USA 116 may have manoeuvred, was RE: Identification Problem

From: Ted Molczan (molczan@rogers.com)
Date: Thu Jan 13 2005 - 12:41:22 EST

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    Welcome to the list Rodney. I remember observing the third comet you discovered,
    1989 X1, early in May 1990.
    
    > Observing site: Huirangi Cemetery, Taranaki, New Zealand.  
    > Lat -39.05, Long 174.27 East
    > 
    > Time: 0335 am New Zealand Daylight Saving = 14:35 UT 12 January
    > 
    > Very bright satellite (approx mag -3) passed between Alpha 
    > and Beta Centauri moving NNW. Altitude approximately 35 
    > degrees, in the South East.
    > 
    > Rate of motion approx 1 degree in about 4 seconds.
    > 
    > It had all the hallmarks of an Iridium flare. It was starting 
    > to fade when I first noticed it. Faded rapidly to about 3rd 
    > magnitude and stayed at that brightness for a further minute 
    > at least before dropping rapidly from sight.
    
    The orbital plane of USA 116 (23728 / 95066A), a KeyHole imaging reconnaissance
    satellite, is roughly consistent with Rod's observation. The optical behaviour
    he observed is very consistent with this type of satellite, as was the direction
    of travel and angular velocity.
    
    The last reported observation of USA 116 was on 2004 Dec 14, by Greg Roberts.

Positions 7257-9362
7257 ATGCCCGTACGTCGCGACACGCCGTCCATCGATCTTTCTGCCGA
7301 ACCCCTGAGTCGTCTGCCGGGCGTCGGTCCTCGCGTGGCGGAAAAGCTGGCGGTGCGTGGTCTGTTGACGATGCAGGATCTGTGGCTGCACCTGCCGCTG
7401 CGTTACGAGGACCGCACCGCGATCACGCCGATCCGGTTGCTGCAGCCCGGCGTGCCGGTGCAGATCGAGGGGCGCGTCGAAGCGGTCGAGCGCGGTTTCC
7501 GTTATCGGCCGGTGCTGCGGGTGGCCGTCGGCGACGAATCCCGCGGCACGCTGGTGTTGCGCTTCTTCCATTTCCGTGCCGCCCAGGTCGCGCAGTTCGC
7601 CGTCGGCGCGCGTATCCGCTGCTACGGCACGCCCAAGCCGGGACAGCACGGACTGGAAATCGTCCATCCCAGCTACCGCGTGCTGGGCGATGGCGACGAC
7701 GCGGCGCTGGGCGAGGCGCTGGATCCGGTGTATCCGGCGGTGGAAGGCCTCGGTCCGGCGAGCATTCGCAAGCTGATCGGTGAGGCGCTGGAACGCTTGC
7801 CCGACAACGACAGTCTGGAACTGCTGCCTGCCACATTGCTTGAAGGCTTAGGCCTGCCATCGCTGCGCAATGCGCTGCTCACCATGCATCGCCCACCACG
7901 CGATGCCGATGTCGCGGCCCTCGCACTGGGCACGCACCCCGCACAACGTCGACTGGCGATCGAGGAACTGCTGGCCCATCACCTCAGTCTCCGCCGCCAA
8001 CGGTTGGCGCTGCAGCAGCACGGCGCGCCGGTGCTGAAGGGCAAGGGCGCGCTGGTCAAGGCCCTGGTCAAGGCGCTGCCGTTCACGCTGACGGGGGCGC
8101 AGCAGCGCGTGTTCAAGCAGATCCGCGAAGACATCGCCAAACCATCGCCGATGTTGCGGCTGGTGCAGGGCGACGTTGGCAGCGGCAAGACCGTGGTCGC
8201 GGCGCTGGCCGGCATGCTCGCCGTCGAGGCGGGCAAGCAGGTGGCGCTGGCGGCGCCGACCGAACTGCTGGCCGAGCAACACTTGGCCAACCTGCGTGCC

Based upon its orbit at that time, and assuming that his site coordinates are
    accurate to near the stated precision, Rod should have seen it pass well below
    Alpha and Beta Centauri, at about 14:33:16 UTC, nearly 2 min earlier than the
    object he reported. However, if USA 116 performed a re-boost manoeuvre in the
    interim, then that could account for different time and track.
    
    A small reboost could easily account for the 2 min late arrival, but would have
    been insufficient to account for the higher elevation track, so it had to have
    been fairly large.
    
    Keyholes typically make their largest manoeuvres when their perigee is near
    either an ascending or descending node, i.e. over the equator, either north or
    southbound. It so happens that the perigee precessed southbound over the equator
    on 2004 Dec 26, so a large manoeuvre could have been performed +/- several days
    of that date.
    
    USA 116's plane was near apogee and to the east of Rod, so some combination of
    an increase of its apogee height and a westward shift of its ground track is
    required to account for the observed track. Keyhole reboosts have exactly that
    effect.
    
    They manoeuvre at perigee to boost their apogee, and the increase in altitude
    reduces the eastward rate of precession.
    
    I have constructed an arbitrary search orbit, assuming reboost on 2004 Dec 26
    near 14:59:00 UTC, at the 12.75 W descending node:
    
    USA 116         15.0  3.0  0.0  5.1 v
    1 70000U          04361.62430557  .00001500  00000-0  84896-4 0    01
    2 70000  97.8275 127.4224 0340500 181.0369   0.0000 14.75107169    00
    
    This orbit agrees well with Rod's observation last night, putting the track
    roughly midway between Alpha and Beta Centauri, at 14:35 UTC.
    
    That USA 116 has manoeuvred must be considered as highly speculative, so it
    would be wise to attempt to re-acquire it in its last known orbit before
    spending too much time on a planar search of the above orbit.
    
    For anyone contemplating a planar search, I estimate that 24 h past epoch, the
    prediction time uncertainty of the search orbit is roughly +/- 7 min.
    
    Ted Molczan
    
    
    
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